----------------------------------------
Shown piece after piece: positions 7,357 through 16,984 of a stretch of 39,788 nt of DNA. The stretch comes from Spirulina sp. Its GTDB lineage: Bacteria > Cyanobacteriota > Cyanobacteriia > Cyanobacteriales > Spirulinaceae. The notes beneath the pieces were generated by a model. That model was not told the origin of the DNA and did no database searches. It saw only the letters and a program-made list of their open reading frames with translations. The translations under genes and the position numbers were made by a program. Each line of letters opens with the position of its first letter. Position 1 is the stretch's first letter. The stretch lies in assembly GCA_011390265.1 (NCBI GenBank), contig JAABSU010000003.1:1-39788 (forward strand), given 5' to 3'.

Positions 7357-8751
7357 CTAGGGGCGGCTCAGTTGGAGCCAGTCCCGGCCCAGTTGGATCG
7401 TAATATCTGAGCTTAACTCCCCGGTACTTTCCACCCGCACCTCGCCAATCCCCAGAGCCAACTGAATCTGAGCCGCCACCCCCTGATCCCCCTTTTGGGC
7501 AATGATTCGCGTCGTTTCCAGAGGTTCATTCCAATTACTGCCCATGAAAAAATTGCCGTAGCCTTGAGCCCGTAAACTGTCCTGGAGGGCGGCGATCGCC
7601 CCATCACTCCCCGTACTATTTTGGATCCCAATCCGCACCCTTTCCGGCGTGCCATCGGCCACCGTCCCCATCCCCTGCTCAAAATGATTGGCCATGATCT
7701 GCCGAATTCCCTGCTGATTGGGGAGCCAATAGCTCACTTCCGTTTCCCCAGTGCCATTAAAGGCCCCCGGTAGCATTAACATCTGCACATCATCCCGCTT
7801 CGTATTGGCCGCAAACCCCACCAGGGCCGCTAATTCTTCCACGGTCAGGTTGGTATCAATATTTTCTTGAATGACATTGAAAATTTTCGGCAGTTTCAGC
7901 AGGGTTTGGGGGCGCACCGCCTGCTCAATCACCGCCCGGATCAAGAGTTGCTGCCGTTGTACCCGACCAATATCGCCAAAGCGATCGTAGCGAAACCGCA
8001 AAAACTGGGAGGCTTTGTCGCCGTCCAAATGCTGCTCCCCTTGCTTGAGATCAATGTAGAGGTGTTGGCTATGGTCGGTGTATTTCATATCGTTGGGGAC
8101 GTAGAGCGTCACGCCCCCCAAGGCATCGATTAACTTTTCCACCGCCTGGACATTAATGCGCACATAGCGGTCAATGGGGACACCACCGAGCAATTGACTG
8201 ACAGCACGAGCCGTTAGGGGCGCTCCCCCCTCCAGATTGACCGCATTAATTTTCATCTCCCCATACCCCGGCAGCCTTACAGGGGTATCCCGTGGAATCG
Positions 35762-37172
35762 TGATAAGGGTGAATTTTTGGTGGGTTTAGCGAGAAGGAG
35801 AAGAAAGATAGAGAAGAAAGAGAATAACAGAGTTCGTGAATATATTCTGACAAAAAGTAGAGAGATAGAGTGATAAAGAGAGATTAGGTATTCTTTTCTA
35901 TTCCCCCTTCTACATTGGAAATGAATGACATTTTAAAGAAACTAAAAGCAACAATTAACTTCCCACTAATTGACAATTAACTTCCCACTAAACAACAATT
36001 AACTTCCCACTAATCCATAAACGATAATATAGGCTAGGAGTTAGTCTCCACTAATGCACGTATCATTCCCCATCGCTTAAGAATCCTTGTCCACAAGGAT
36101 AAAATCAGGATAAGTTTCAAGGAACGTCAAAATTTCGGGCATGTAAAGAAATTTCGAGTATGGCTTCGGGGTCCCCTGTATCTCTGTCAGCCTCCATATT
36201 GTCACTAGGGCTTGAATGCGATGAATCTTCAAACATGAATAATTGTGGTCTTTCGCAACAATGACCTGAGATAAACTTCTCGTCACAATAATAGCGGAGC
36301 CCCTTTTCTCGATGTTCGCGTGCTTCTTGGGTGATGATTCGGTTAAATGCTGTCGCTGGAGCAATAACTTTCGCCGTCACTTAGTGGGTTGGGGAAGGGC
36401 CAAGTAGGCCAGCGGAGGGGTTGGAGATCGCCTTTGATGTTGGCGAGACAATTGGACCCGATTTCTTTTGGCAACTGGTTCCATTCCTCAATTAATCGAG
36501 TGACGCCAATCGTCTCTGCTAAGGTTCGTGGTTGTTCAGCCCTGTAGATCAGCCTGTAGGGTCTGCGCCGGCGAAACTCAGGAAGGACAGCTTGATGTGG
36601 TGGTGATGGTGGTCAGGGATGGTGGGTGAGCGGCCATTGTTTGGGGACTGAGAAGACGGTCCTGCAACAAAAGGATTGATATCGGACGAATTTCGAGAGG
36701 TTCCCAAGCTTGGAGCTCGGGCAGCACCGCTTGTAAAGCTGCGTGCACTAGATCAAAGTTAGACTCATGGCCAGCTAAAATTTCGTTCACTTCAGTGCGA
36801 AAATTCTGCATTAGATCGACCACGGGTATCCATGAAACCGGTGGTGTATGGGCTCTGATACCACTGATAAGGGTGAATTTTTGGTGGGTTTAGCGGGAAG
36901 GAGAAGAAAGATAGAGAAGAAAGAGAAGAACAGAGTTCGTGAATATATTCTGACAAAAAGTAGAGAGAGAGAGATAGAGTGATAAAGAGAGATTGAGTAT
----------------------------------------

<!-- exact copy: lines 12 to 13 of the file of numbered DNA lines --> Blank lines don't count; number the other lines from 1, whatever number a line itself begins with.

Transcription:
8201 ACAGCACGAGCCGTTAGGGGCGCTCCCCCCTCCAGATTGACCGCATTAATTTTCATCTCCCCATACCCCGGCAGCCTTACAGGGGTATCCCGTGGAATCG
Positions 35762-37172